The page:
Attending Fairs: Safeguarding Your Health and Nebraska’s Livestock Industry

Simple sanitary practices when visiting areas where livestock is exibited can protect the health of people and animals.

Rosie Nold, Extension Youth Animal Science Specialist, and David R. Smith, Extension Dairy/Beef Veterinarian

What is the concern?

Because fairs, livestock expositions and petting zoos are such an enjoyable activity for many people, it is important to keep these events as open and accessible as possible. However, it is equally important that visitors to these events understand that they play an important role in preventing the spread of diseases.

In 2001, an outbreak of foot-and-mouth disease in the United Kingdom (U.K.) led to the slaughter of more than 6 million animals and caused economic losses of approximately $13.5 billion to the U.K. The outcome of this outbreak is a reminder of the serious consequences of livestock diseases. Foot-and-mouth cannot be transmitted from animals to humans; however, some diseases can affect both humans and animals.

Some animal diseases do not present any direct risks to humans; however human contact can help spread diseases to other livestock. Livestock disease outbreaks could be economically devastating to a state like Nebraska, which derives a large portion of its income from the livestock industry.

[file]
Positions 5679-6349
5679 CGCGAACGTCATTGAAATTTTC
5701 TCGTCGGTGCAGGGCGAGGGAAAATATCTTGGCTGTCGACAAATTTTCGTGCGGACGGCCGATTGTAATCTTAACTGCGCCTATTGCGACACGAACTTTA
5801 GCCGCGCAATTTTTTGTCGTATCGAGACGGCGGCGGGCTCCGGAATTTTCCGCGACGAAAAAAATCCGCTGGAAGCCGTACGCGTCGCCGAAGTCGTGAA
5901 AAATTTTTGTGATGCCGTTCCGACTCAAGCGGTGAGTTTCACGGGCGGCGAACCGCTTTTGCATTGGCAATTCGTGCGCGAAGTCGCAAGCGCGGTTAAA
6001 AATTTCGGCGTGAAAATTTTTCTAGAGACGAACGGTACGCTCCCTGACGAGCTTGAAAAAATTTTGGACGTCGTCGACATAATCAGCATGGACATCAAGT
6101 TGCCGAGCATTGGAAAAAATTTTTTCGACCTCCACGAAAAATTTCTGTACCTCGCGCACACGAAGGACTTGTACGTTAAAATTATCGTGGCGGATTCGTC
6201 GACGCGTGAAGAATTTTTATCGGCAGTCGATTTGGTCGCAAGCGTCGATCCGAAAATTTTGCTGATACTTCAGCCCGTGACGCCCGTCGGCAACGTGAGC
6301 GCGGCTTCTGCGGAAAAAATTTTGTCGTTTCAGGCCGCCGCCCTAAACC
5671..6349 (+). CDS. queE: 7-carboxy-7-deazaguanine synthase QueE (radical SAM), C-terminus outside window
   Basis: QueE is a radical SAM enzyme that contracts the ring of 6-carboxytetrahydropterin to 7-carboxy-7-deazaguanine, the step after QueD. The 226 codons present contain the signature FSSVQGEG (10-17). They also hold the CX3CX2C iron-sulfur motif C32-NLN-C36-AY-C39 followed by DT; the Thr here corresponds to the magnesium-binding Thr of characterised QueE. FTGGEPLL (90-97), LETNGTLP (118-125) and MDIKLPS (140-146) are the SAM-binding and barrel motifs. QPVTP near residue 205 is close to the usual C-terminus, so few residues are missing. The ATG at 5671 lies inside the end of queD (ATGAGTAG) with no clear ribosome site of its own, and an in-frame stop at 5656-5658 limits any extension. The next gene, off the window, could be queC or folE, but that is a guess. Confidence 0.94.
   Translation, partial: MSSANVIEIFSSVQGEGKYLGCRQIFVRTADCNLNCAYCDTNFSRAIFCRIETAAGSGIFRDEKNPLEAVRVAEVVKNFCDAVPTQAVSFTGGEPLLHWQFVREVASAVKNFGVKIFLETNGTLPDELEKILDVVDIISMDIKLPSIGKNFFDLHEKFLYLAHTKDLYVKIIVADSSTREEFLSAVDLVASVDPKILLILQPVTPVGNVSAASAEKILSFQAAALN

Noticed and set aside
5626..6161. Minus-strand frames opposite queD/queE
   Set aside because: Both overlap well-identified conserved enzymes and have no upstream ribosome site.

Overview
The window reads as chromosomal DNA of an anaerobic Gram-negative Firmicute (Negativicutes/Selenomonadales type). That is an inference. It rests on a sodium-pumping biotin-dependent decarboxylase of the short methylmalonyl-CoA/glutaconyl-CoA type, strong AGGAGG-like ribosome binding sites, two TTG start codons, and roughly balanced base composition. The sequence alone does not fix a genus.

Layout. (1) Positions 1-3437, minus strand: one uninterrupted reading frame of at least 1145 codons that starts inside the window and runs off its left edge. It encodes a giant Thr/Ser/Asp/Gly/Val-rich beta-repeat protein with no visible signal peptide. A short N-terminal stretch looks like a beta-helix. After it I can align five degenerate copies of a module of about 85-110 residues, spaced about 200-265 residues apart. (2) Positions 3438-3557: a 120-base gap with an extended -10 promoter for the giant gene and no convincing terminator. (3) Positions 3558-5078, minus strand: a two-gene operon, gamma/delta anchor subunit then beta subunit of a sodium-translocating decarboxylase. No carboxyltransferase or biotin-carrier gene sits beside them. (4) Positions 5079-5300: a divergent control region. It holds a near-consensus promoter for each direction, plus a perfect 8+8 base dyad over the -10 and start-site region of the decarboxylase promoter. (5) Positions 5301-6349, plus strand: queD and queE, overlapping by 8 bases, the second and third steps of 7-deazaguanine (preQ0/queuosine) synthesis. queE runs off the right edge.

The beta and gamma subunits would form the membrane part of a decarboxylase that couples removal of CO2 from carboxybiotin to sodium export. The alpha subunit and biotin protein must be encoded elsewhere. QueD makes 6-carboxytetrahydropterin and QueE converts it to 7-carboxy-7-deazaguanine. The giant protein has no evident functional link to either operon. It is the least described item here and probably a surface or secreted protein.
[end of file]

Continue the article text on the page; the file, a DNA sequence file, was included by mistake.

It is important to use some simple sanitary practices when visiting places where livestock are housed or are being exhibited to protect your health and the health of the animals. These precautions are quite simple and are no different than what should be done to prevent the spread of colds or flu among people.

Precautions that Visitors Should Take

Following these simple guidelines should help to prevent human illness and lessen the chance of animal to animal spread of disease:

Visit the University of Nebraska–Lincoln Extension Publications Web site for more publications.
Index: Animal Diseases
General Livestock
Issued February 2007

Extension is a Division of the Institute of Agriculture and Natural Resources at the University of Nebraska–Lincoln cooperating with the Counties and the United States Department of Agriculture.

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© 2007, The Board of Regents of the University of Nebraska on behalf of the University of Nebraska–Lincoln Extension. All rights reserved.